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Sim. Book of Riddles! why, did not you lend it to Alice Shortcake upon Allhallowmas last, a fortnight afore Michaelmas ??

Shal. Come, coz; come, coz; we stay for you. A word with you, coz: marry, this, coz; There is, as 'twere, a tender, a kind of tender, made afar off by sir Hugh here ;-Do you understand me?

Slen. Ay, sir, you shall find me reasonable; if it be so, I shall do that that is reason.

Shal. Nay, but understand me.
Slen. So I do, sir.

Eva. Give ear to his motions, master Slender: I will description the matter to you, if you

be

capacity of it.

Slen. Nay, I will do as my cousin Shallow says: I pray you, pardon me ; he's a justice of peace in his country, simple though I stand here.

Eva. But this is not the question; the question is concerning your marriage.

Shal. Ay, there's the point, sir.

Eva. Marry, is it; the very point of it; to mistress Anne Page.

Slen. Why, if it be so, I will marry her, upon any reasonable demands.

Eva. But can you affection the 'oman? Let us command to know that of your mouth, or of your lips ; for divers philosophers hold, that the lips is parcel of the mouth ;-—Therefore, precisely, can you carry your good will to the maid?

Shal. Cousin Abraham Slender, can you love her?

Slen. I hope, sir, I will do, as it shall become one that would do reason.

Eva. Nay, Got's lords and his ladies, you must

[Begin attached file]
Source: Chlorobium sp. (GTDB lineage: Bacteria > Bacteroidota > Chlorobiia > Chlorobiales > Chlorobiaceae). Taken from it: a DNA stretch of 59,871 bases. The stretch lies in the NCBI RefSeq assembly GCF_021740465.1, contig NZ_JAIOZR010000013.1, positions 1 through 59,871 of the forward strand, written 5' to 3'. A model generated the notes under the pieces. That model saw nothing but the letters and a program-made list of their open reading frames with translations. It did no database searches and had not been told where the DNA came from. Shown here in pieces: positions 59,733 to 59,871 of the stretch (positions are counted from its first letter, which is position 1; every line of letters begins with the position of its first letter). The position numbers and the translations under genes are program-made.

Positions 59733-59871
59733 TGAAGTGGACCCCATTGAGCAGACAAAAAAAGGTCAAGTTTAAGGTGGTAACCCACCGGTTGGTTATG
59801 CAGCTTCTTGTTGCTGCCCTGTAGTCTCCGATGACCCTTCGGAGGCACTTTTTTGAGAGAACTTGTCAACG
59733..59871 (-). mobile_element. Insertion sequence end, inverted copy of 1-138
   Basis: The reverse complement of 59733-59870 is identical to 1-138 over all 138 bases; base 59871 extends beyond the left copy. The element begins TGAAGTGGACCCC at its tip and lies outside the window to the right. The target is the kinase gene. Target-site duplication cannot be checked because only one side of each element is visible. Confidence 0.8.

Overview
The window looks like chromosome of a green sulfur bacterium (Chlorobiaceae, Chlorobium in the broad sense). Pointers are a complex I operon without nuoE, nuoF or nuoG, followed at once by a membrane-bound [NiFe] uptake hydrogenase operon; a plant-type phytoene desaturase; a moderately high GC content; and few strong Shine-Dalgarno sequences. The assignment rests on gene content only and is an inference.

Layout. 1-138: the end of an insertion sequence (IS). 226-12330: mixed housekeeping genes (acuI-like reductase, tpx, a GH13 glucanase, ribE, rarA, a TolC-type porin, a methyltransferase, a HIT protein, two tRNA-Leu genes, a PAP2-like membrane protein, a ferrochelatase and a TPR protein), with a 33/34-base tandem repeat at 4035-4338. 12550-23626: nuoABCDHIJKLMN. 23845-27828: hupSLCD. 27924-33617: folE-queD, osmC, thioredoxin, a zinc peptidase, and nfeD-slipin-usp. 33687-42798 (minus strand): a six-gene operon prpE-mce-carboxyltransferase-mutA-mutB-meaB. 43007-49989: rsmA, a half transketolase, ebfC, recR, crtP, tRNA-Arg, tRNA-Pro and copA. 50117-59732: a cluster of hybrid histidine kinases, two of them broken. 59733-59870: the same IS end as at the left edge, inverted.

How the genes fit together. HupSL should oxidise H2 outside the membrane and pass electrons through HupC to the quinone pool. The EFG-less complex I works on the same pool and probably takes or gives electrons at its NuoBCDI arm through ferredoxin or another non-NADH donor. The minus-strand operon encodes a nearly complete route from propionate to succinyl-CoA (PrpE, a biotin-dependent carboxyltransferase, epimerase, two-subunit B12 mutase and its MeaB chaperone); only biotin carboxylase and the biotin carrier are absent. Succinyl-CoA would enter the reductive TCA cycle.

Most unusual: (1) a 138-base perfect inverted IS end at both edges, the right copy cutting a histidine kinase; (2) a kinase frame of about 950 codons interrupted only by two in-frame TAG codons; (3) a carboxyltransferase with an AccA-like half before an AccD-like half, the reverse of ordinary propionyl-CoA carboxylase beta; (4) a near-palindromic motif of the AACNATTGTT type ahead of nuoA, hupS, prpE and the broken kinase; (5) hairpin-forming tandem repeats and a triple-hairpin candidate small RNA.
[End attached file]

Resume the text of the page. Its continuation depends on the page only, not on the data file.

upon Allhalloumas last, a fortnight afore Michaelmas ?] An intended blunder of Shakspeare's.

speak possitable, if you can carry her your desires towards her.

Shal. That you must: Will you, upon good dowry, marry her?

Slen. I will do a greater thing than that, upon your request, cousin, in any reason.

Shal. Nay, conceive me, conceive me, sweet coz; what I do, is to pleasure you, coz: Can you love the maid?

Slen. I will marry her, sir, at your request ; but if there be no great love in the beginning, yet heaven may decrease it upon better acquaintance, when we are married, and have more occasion to know one another: I hope, upon familiarity will grow more contempt: but if you say, marry her, I will marry her, that I am freely dissolved, and dissolutely.

Eva. It is a fery discretion answer; save, the faul is in the 'ort dissolutely: the 'ort is, according to our meaning, resolutely ;-his meaning is good.

Shal. Ay, I think my cousin meant well.
Slen. Ay, or else I would I might be hanged, la.

Re-enter ANNE PAGE.

Shal. Here comes fair mistress Anne :-Would I were young, for your sake, mistress Anne !

Anne. The dinner is on the table; my father desires your worships' company.

Shal. I will wait on him, fair mistress Anne.

Eva. Od's plessed will! I will not be absence at the grace.

Exeunt SHALLOW and Sir H. EVANS. Anne. Will't please your worship to come in, sir? Slen. No, I thank you, forsooth, heartily; I am

Very well.

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Anne. The dinner attends you, sir,
Slen. I am not a-hungry, I thank you, forsooth.

Go, sirrah, for all you are my man, go, wait upon my cousin Shallow : [Exit SIMPLE.) A justice of peace sometime may be beholden to his friend for a man : I keep but three men and a boy yet, till my mother be dead: But what though? yet I live like a poor gentleman born.

Anne. I may not go in without your worship: they will not sit, till

you come. Šlen. l’faith, I'll eat nothing; I thank you as much as though I did.

Anne. I pray you, sir, walk in.

Slen. I had rather walk here, I thank you ; I bruised my shin the other day with playing at sword and dagger with a master of fence, three veneys for a dish of stewed prunes ;* and, by my troth, I cannot abide the smell of hot meat since. Why do your dogs bark so? be there bears.i' the town.